Everything You Need to Know Before Donating to Goodwill
Have things lying around that no longer bring you joy? Outgrown baby toys. Clothes you no longer wear. A stack of dusty books. If this clutter is causing you stress, it’s time to get rid of it. Instead of tossing unwanted items in the trash, pack them up and donate them to Goodwill. With locations across the country, a super-simple dropoff system, and a cause you can feel good about supporting, it's no surprise Goodwill tops our list of ways to donate. Alison Cate, Director of Marketing and Development for Goodwill of Central Iowa, shares everything you need to know about donating to Goodwill—and how those donations can make an impact in local communities.
What is Goodwill?
Chances are you've shopped at Goodwill and found a few treasures (hello, ugly Christmas sweater!). While the organization is best known for keeping clothes and castoff items out of landfills, there's so much more to the nonprofit. They also provide education, employment, and training for seniors, veterans, and people with disabilities, as well as offering child care, transportation, and language training to individuals enrolled in programming. Goodwill operates 3,300 locations across the country and even has an online auction site where you can score hand-picked treasures like rare collectibles and designer goods.
What Can I Donate?
When people think of Goodwill, they most often think of clothing, says Cate. But the organization will take fabric in any condition. “We even accept items that are stained or ripped, as we’re able to recycle the textile and keep items out of local landfills.”
Goodwill’s need stretches far beyond the closet—including working and nonworking computers and equipment. “We’re able to refurbish and resell computers in good shape at several of our stores, or if not in working condition, we recycle the parts through a partnership with Dell,” says Cate.
If you’ve ever wandered into a Goodwill store and found yourself picking up a new home accessory, you aren’t alone. “Home goods are a big selling item in our stores, such as dishes and glassware, lamps, and décor, and we also love to receive furniture in good condition, as the interest in DIY and makeover projects really draws interest from our customers.”
Some locations will even accept used vehicle donations. It's best to check with your local Goodwill to see what donation services are available in your area.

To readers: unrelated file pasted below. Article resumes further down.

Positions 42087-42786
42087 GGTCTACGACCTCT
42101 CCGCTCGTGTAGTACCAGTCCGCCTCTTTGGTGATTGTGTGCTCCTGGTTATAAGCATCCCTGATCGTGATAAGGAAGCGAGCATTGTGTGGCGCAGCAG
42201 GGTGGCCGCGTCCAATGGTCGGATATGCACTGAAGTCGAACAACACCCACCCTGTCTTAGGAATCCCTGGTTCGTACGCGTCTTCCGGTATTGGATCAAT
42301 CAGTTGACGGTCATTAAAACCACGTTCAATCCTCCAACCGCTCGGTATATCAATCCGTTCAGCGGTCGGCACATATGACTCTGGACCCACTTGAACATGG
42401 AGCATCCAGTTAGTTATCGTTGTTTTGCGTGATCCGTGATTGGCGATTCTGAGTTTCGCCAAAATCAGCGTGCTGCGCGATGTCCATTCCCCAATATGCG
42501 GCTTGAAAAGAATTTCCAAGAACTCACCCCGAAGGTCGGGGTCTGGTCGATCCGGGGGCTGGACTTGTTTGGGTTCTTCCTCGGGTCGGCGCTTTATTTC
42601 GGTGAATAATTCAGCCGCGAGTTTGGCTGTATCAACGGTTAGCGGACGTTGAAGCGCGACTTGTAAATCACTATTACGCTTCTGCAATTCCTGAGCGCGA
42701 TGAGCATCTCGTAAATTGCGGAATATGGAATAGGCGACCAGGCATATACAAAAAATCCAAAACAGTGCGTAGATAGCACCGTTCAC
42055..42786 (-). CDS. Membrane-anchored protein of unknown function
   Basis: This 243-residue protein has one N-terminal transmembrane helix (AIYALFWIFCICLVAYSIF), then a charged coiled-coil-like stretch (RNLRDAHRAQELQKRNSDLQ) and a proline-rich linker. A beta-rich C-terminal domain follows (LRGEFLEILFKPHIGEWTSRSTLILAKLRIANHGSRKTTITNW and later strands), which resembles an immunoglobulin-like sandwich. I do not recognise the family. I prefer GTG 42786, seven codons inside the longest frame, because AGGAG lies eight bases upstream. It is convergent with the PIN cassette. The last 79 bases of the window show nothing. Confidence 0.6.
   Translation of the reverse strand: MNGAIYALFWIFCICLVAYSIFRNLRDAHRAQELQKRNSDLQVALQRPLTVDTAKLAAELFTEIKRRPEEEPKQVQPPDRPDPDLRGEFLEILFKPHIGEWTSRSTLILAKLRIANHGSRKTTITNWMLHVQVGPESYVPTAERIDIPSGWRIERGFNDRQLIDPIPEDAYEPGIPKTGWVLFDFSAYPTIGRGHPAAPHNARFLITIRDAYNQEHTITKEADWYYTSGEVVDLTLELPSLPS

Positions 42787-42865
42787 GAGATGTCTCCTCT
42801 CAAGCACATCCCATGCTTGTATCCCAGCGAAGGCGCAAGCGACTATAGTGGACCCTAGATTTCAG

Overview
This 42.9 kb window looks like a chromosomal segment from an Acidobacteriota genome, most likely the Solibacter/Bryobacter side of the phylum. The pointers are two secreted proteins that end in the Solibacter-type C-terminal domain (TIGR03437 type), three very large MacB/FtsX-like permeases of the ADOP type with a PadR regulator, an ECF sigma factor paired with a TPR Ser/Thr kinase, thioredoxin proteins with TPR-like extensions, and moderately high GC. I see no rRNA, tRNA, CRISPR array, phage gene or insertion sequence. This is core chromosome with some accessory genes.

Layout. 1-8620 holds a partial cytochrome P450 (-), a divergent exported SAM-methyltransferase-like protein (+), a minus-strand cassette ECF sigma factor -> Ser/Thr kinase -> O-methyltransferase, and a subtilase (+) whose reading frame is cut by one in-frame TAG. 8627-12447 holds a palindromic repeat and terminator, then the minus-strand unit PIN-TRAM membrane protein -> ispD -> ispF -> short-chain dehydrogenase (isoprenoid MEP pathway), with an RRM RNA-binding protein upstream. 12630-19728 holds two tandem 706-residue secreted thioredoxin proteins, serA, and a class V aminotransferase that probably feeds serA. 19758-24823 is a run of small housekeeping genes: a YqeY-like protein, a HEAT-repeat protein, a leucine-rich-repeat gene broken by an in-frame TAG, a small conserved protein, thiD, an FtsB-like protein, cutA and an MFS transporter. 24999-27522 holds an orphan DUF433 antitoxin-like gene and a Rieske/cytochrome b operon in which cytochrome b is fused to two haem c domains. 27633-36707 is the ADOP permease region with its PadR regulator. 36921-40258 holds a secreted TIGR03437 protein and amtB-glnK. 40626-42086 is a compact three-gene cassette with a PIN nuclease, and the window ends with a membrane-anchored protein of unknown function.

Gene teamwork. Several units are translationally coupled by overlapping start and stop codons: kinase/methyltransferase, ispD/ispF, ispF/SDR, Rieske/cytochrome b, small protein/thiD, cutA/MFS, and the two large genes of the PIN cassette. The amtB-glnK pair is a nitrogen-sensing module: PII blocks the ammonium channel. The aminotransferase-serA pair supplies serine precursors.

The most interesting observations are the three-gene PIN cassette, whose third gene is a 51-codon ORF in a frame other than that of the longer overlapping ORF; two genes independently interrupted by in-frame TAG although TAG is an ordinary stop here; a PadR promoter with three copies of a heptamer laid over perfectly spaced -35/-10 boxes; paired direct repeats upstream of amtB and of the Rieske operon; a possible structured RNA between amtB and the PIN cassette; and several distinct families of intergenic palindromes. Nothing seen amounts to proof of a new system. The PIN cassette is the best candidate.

How Can I Donate?
Goodwill provides detailed donating instructions on their website, but it’s as easy as dropping off your unwanted items to your local store or scheduling a pickup. If you itemize deductions on your taxes, ask Goodwill for a receipt so you can keep track of what clothing and household items you donate throughout the year.
Is There Anything I Can’t Donate?
A common misconception is that Goodwill can accept anything. “That’s unfortunately not the case due to applicable laws and restrictions or processing costs,” says Cate. Goodwill, and many similar organizations, cannot accept:
- Items with safety recalls such as children’s car seats, high chairs, baby beds, or swings
- Large appliances like refrigerators, stoves, microwaves, or air conditioners
- Hazardous chemicals (paints, thinners, gas or oil-based products, and cleaning supplies)
- Broken or heavily damaged furniture
Instead of taking items to the landfill, get creative! There are numerous ways to upcycle unwanted furniture, clothes, and toys. Getting creative can reduce stress and improve your quality of life! If you have things that just can't be donated, check out our helpful guide for getting rid of (almost!) anything.
5 Helpful Tips for Donating to Goodwill
Before you make a trip to Goodwill with all your items to donate, keep these smart tips in mind to help keep the stress out of donating.
- Package things that belong together in the same container. Donating a pair of shoes or a set of dishes? Keep them in one container so they don’t get separated!
- Call ahead. Some Goodwill locations offer pick-up services for large donations, like cars or furniture, and will work with you to schedule a time.
- Go green. Pack up your donations in reusable containers. You can empty your items into bins at the store—no need for bags or boxes.
- Check your donated items! Be sure pant pockets are free of receipts and computers are wiped clean.
- Beat the rush. Donate during off-hours and weekdays to avoid long lines at the door.